Why India needs a national security strategy

Unlike other democracies, India does not have a formally declared national security strategy. The threats and challenges to a country's national interests in the prevailing geo-strategic and regional security environment guide its national security objectives and these, in turn, help to formulate a comprehensive national security strategy.

Hence, the primacy of national interests in the formulation of national security strategy is unquestionable.

According to Hans Morgenthau, 'The meaning of national interest is survival -- the protection of physical, political and cultural identity against encroachments by other nation-States.' National interests may be defined as 'the claims, objectives, goals, demands and interests which a nation always tries to preserve, protect, defend and secure in relations with other nations.' These are classified as vital or survival interests and other interests.

The US defines 'vital' interests as 'those of broad, overriding importance to the survival, safety and vitality of our nation. Among these are the physical security of our territory and that of our allies, the safety of our citizens, the economic well-being of our society, and the protection of our critical infrastructures… We will do what we must to defend these interests, including, when necessary and appropriate, using our military might unilaterally and decisively.'

Clearly, vital national interests must by definition be defended by applying military force if it becomes necessary. India's vital national interests would include the following: The security of Indian territory on land and sea and that of Indian airspace; the protection of Indian citizens; the security of India's energy sources, refining facilities and merchant vessels engaged in transporting oil and gas and trade; a peaceful and stable internal and external security environment for unhindered socio-economic development; and, the protection of critical infrastructure against physical disruption and cyber-attack.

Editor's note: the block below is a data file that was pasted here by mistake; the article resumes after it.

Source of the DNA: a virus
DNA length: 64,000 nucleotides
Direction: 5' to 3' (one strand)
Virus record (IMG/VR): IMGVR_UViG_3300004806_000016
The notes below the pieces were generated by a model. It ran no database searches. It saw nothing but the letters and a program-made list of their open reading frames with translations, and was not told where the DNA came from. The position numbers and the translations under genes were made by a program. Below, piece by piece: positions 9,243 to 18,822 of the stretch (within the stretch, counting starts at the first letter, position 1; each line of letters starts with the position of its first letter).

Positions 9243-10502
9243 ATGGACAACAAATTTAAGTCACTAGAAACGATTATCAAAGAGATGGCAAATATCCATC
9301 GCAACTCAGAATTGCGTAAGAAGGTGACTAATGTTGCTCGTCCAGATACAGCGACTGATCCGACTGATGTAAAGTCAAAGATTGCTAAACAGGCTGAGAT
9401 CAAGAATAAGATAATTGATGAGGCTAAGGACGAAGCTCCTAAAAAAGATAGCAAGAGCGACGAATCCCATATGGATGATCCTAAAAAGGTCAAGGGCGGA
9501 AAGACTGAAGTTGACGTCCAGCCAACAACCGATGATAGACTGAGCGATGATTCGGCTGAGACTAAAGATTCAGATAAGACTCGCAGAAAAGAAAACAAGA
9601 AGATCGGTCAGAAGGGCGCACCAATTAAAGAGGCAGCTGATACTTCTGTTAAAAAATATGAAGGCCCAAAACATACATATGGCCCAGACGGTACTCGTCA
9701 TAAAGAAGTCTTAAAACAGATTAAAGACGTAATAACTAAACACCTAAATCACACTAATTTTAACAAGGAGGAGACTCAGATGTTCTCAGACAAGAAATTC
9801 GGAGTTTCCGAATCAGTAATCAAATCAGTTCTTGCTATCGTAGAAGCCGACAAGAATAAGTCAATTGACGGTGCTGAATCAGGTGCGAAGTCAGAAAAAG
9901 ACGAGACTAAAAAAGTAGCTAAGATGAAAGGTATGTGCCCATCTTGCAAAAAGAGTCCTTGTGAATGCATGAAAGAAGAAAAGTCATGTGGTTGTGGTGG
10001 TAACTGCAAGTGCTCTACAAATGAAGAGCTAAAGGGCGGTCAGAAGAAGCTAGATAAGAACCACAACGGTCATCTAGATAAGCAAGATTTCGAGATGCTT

Other major national interests comprise the following: An egalitarian world order that is rules-based and promotes free trade and security of the global commons through international cooperation; and, the promotion of democracy and respect for universal values at home and around the world.

The national security objectives must be carefully drawn up if the national security strategy is to be achievable. As a country's national security objectives are normally derived directly from its national interests, India's major national security objectives should comprise the following:

  • Maintaining the territorial integrity of India's borders on land, sea and air, as defined by law and enshrined in the Constitution, including the defence of India's island territories.
  • Defending India's coastline against aggression and infiltration; and, ensuring the security of Indian personnel and assets such as ships and oil rigs operating in the Exclusive Economic Zone.
  • Resolving the territorial and boundary disputes with China and Pakistan on favourable terms through negotiations in an early time frame. (In this context, as the territory occupied by the Chinese on the Aksai Chin Plateau in Ladakh and by the Pakistanis in Pakistan occupied Kashmir is required to be regained in accordance with two separate parliamentary resolutions, building a national consensus to resolve both territorial disputes through a negotiated settlement should be an important political objective.)
  • Protecting the lives and property of India's citizens, including during insurgencies and against acts of terrorism.
  • Maintaining effective nuclear deterrence against the use or the threat of use of nuclear weapons against India.
  • Protecting critical infrastructure and military command and control systems against cyber-attack from State and non-State actors and developing offensive cyber operations capabilities to deter such attacks.